Jesus leads them into the mountains.  There they experience strange and frightful things.  But Jesus says get up and fear not.  From the beginning of his life to the end, Jesus always seemed to lead those around him into unpredictable circumstances out of their control and sometimes fraught with danger. But echoing all throughout this story is "Fear not."  

The message for us, then, may be as simple as allowing the journey to unfold with courage and without fear.  Follow the way of Christ, even to the top of the highest unexplored mountain, although you might feel more comfortable in the safety zone.  And get up when anxiety and fear knocks you down.  Feed yourself on the words "do not be afraid" and keep on walking the trail.

What does this bizarre story say to you?  Email me at or click Comments below and leave a message there.

Monday, February 13, 2017

"Salt on Display"

Salt is used here as a metaphor for bringing God to life in our daily journey.  Salt is a seasoning. By itself it isn't very good, but add it to foods and other flavors and it enhances the taste.  In this scripture, Jesus is telling those gathered for what we call the Sermon on the Mount that they are to be salt for the world. That they will be the salt that brings out God's realm. That because they will add their own unique flavor to the New Heaven on Earth that they are creating, God will be magnified in many different ways.

Jesus goes on to say, "don't hide your light."  And Jesus also says that he has come to fulfill the law, to complete it.  He never once suggests that the law as given by God to the Hebrew people isn't valid. He says that his message, his purpose in being here, will fulfill that law.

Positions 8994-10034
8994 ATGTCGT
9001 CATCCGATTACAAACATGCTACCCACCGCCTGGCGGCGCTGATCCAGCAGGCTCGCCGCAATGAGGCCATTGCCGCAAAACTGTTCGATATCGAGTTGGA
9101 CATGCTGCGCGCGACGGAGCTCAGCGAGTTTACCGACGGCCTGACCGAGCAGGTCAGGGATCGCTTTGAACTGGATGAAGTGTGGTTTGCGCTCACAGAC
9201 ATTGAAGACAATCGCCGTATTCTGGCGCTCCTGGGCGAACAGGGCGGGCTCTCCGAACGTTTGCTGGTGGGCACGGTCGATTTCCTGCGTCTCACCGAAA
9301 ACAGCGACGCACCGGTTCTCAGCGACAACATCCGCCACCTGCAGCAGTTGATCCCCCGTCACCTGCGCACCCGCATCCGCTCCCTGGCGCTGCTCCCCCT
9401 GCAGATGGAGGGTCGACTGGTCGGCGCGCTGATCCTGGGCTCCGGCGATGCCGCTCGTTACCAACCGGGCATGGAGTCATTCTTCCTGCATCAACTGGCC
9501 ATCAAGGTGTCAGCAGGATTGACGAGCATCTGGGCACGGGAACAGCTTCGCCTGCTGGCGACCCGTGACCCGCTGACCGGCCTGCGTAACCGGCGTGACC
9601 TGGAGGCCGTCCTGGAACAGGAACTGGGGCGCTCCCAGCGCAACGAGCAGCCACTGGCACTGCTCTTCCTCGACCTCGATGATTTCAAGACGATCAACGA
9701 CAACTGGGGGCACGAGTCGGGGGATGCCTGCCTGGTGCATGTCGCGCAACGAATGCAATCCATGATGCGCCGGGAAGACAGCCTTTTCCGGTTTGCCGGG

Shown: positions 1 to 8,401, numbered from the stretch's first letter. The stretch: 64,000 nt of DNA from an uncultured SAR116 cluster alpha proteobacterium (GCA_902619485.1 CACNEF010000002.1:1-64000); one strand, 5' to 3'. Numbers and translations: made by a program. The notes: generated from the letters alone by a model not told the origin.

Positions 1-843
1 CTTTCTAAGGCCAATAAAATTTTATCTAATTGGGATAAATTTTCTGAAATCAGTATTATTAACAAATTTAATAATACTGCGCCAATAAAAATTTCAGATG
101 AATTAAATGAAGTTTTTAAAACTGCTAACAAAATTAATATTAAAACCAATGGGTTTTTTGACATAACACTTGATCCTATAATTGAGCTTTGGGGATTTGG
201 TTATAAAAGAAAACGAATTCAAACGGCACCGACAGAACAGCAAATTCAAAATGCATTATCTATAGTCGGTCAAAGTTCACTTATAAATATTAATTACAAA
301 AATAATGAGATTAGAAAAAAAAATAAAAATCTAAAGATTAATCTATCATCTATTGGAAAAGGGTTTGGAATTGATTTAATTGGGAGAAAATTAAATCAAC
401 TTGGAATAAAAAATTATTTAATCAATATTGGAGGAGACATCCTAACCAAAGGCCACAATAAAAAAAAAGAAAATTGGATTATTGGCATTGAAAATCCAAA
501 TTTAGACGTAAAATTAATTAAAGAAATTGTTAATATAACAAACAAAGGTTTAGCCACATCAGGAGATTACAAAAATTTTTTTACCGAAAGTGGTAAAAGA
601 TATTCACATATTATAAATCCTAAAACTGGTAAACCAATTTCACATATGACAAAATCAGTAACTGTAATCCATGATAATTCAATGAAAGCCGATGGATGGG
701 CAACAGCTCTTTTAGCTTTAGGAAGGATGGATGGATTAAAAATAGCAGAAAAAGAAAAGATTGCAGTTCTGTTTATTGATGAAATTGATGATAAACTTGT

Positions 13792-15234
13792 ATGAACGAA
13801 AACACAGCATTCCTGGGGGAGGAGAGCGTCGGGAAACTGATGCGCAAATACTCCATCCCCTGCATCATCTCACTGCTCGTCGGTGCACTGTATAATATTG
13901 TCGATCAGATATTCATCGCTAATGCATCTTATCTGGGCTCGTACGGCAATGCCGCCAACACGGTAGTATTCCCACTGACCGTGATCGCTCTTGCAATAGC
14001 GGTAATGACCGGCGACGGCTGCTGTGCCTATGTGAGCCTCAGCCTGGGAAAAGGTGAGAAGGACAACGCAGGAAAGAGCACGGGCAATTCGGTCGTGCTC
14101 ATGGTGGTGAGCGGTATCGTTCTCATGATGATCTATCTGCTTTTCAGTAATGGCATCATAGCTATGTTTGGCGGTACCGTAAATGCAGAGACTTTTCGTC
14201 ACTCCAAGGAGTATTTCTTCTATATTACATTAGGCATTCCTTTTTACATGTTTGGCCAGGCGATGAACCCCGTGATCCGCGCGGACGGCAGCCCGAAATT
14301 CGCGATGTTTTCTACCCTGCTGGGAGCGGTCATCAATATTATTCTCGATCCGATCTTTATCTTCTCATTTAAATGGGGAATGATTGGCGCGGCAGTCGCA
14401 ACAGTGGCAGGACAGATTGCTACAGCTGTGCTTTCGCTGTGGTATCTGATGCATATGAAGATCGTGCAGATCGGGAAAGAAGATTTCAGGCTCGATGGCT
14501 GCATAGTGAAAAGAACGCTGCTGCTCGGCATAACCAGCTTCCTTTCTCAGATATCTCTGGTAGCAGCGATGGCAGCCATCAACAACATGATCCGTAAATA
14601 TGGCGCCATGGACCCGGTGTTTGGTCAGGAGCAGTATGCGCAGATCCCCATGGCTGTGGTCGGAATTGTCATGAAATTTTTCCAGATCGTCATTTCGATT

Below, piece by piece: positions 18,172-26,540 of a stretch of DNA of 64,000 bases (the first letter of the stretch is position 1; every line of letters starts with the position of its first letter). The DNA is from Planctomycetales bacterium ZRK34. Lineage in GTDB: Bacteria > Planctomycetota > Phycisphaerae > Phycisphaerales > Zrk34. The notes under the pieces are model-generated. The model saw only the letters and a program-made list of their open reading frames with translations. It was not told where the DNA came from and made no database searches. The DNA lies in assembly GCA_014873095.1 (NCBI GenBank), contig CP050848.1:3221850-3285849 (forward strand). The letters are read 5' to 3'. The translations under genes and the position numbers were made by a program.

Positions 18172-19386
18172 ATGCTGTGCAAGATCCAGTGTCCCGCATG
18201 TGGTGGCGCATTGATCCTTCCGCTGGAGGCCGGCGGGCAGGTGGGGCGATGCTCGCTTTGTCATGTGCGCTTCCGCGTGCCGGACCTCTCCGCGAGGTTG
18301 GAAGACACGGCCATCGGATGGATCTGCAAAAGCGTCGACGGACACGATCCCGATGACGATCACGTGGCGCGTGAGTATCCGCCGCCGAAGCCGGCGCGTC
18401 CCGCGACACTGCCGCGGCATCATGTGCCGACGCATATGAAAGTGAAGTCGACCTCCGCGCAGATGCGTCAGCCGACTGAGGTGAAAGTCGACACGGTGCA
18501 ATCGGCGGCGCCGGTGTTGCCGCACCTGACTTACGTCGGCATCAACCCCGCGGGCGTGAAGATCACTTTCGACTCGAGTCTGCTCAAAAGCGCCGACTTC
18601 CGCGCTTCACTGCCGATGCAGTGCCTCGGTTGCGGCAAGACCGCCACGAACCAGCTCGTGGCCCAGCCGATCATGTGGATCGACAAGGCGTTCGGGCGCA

But what does that mean?  I think it means that God's sending Jesus to us is a way to connect the dots for us to what it means to be fully human.... what it means to live into our own special seasoning, our own special light, our own special piece of the creation.  We are all created in God's image and yet we are all very different.

Jesus says in this passage that diversity is good. That diversity is the key to the Peaceable Kingdom. That diversity is life.  Jesus asks us from the very beginning of his preaching ministry to embrace all people and to also embrace exactly who we are.   To allow our true selves to be fully displayed as we seek to share God's love with the world. And that when we do that, we will fulfill the law, which upholds love of neighbor above all else. 

Monday, February 6, 2017

"Baby Food Beginnings"

Paul is talking about maturing in the faith here. He's making a point of saying that being a Christian is a  lifelong learning venture. That we don't graduate from Sunday School one day and know everything there is to know about Jesus' message to us. That we don't go to seminary for three or four years and graduate with a Master of Divinity degree and know everything there is to know about Jesus' message to us.  That it takes a lifetime to walk the way of Christ. That our struggles will be ongoing and relentless. We will learn a little here and learn a little more there, but there will always be something that we don't know.  

We come to our faith like babies being fed milk and no solid food. And gradually we are able to eat more solid food and different types of food and, all the while, we are experimenting and growing and changing and challenging ourselves in what it means to be Christian.

Photograph: WFP / Edward Parsons

Another thing that is challenging about faith development is it's cyclical, spiral nature, sometimes. It's important to know how little we know.  We can be 9 or 90 and both be at the same level of understanding about God. In fact, sometimes the youngest among us have the most profound sense of awareness of the Divine.  We start to get hardened and more cynical as we age, and sometimes faith is about suspension of what we think we know with our heads and recognizing instead what we know we feel with our hearts.  

We also learn in this scripture that we can't seem to erase quarreling from our faith walks with one another.  One group of people believes X to be true about their church, their mission, their purpose... and the other group believes Y to be true.  And so, rather than continuing to grow their faith and the community around them, they just shoot darts at one another.   But Paul reminds us that neither of us has the answers without God being in the center. In verse 7 of this text, he says

"So neither the one who plants nor the one who waters is anything, but only God who gives the growth."